• Jack is a great team player and motivator. Jack comes from a family of sports enthusiasts, surrounded by friendly siblings, in addition, Jack was good at sports and excelled in team sports in college. This is where he learned to be a team player and it carries over to today.
  • Mary tends to overplay her contributions and downplay those of others. Mary’s family did not want her to get a “big head,” therefore there was little praise or support – thus Mary constantly tries to remind us of what she contributes, at the same times, downplays the accomplishments of others.
  • Sam tries to be the center of attention at all times, highly annoying others. In Sam’s family, the focus was on the adults, the parents, the relatives — the children received little attention. Sam compensated for this by going to school and becoming a loud mouth, a showoff, an attention seeker – he will do anything to get others to pay attention to him.

IF SO, SO WHAT: If we learn how to act in our families, and then carry it over to the workplace, so what?

First, for a manager or supervisor, this insight holds promise in understanding our subordinates and colleagues and what they are seeking. As well as the conflict between my view of the world and yours.

HOW YOU REWARD AN EMPLOYEE: Every manager has ways he rewards his subordinates. The family dynamics framework suggests, however, that different employees seek different types of rewards. For example:

  • Sarah is friendly and warm and a joy to be around. She is rewarded by noticing her presence and warmth and friendliness…….often. But no conflict.
  • Thomas is aloof, distant, and preoccupied. Short conversation, once a year, brief, in his office, not over lunch.
  • Beatrice is highly competitive and power hungry. A simple question suffices: “Beatrice, why don’t you tell me how I can be a better manager OR how can we make the department better. And listen. And thank.
  • Jack is a great team player and motivator. This is one to take to dinner with others in the department and praise the team and praise Jack and make sure he is always on teams and never works as a solo performer. Always keep in a people performing mode.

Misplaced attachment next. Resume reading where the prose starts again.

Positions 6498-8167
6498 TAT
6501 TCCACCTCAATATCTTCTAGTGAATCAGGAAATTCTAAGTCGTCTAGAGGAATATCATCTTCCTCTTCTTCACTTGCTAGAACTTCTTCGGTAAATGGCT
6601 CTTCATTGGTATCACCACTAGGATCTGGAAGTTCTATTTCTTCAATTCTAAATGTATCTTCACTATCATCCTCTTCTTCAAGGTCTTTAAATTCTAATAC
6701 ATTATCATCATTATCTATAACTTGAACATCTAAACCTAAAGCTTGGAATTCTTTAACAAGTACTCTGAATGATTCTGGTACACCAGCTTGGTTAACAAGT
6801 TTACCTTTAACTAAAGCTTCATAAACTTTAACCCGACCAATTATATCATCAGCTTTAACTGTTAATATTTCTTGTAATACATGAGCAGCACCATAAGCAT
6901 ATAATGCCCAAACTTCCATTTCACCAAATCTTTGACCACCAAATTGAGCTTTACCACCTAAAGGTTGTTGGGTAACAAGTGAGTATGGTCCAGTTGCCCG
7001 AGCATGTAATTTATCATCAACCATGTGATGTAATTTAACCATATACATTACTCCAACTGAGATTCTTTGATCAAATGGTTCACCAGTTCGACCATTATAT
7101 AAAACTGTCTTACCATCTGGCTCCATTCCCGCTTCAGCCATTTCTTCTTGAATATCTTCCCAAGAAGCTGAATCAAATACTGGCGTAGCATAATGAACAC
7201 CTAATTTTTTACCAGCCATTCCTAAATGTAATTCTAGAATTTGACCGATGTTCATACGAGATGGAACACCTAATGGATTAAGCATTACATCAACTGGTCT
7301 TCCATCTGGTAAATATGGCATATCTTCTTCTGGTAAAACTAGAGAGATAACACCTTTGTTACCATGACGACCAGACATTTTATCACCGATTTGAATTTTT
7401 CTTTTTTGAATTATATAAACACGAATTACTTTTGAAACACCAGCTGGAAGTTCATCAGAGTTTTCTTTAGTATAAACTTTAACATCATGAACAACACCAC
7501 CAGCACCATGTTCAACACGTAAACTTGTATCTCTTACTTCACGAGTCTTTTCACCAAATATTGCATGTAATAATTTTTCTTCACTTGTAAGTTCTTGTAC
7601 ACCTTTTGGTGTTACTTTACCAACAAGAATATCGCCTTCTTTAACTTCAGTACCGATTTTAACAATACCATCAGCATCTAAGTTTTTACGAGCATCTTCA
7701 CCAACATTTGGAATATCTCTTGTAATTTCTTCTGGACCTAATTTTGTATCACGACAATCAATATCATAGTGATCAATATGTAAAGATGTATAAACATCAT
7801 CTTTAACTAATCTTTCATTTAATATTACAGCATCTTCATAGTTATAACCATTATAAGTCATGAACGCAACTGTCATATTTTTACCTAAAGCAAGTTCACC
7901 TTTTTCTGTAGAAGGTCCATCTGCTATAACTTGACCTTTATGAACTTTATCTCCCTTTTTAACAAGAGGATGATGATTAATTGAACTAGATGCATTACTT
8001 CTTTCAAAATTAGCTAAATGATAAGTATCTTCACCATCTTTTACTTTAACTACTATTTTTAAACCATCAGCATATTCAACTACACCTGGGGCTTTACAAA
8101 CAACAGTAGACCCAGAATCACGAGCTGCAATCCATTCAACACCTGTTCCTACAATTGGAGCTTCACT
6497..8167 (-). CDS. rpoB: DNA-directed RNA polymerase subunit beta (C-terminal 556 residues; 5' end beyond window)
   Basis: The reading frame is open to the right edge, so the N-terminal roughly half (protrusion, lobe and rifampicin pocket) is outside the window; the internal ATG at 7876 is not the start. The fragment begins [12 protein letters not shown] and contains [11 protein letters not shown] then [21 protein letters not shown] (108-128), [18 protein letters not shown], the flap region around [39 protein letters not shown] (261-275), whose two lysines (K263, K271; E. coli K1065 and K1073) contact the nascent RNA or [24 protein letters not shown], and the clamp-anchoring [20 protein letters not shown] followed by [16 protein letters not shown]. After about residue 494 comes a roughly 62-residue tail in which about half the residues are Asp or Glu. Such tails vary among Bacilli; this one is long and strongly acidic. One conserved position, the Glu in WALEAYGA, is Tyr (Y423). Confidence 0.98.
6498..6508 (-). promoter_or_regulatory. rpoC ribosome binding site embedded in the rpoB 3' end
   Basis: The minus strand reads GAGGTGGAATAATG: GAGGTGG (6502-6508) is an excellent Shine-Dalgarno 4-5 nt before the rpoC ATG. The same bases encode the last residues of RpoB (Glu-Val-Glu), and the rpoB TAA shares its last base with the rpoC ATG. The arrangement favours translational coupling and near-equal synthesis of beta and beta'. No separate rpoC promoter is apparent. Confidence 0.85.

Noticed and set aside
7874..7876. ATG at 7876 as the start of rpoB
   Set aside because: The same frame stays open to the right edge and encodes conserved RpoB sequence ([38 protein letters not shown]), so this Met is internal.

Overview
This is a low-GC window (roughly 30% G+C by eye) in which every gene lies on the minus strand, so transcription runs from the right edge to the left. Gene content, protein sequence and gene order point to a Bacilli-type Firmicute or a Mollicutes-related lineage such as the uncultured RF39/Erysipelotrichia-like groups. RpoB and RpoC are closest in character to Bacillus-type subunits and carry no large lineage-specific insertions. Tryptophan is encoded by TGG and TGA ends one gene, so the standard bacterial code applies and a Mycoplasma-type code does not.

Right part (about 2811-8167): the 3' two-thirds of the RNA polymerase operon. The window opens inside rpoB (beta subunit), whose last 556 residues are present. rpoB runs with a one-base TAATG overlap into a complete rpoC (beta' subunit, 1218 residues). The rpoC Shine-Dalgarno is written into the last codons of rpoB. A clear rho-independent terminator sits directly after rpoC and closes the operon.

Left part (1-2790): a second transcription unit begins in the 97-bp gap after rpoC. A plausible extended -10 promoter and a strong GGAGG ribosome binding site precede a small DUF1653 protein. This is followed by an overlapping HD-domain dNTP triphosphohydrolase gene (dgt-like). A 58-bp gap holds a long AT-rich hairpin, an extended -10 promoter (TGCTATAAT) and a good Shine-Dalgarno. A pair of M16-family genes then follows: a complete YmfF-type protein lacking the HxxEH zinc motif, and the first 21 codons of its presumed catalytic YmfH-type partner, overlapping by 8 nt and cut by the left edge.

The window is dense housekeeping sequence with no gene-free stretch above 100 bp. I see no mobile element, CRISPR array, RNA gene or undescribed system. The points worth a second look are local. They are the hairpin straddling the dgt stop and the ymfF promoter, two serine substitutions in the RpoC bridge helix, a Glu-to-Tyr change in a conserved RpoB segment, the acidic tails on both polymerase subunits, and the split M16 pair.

• Mary tends to overplay her contributions and downplay those of others. Tricky because you do not want to encourage criticism of the team but you can ask “Mary, what do you think you are doing well?” as well as give positive feedback often.
  • Sam tries to be the center of attention at all times, highly annoying others. Sticky cuz Sam speaks up at meetings with irrelevant comments so he needs a lot of attention of a positive nature negative feedback does not register.

THE CENTRAL UNDERSTANDING: In the middle ages the Catholic philosopher, Thomas Aquinas said: Quidquid recipitur ad modum recipientis recipitur, which means, whatever is received is received in the manner of the receiver. If more managers understood this then many difficulties would be avoided. Employees hear the boss according to their wants and needs, not the boss’s rationale. Therefore, it is helpful for managers to analyze their staff’s and to think about two things:

  • How I like to be approached, addressed and rewarded VESUS
  • How ________likes to be approached, addressed and rewarded.

Too often, we talk to others as we would like to be addressed – alas, not so.

You do not have to be a therapist to understand this, simply, look at the employee and how he acts.

One experienced change consultant drove this home when he said – “there are 9 questions to change.” which are:

  • What is going to happen to me?
  • What is going to happen to me?
  • What is going to happen to me?
  • When?
  • When?
  • When?
  • Why?
  • Why?
  • Why?

The answers to these questions are difficult to arrive at – it is not a true/false or multiple choice test. They require a lengthy self-analysis.

And, perhaps, some career coaching, such as the type my website provides: bossesbossingbeingbossed.com

For, often, it takes another for us to see ourselves clearly.

For me, these are the right questions to ask, and the right place to search. It is by understanding who we were then and how we were rewarded or punished that we truly understand our present role as manager/supervisor.

Future blogs will address the dynamics and rationale of this, and how to reduce.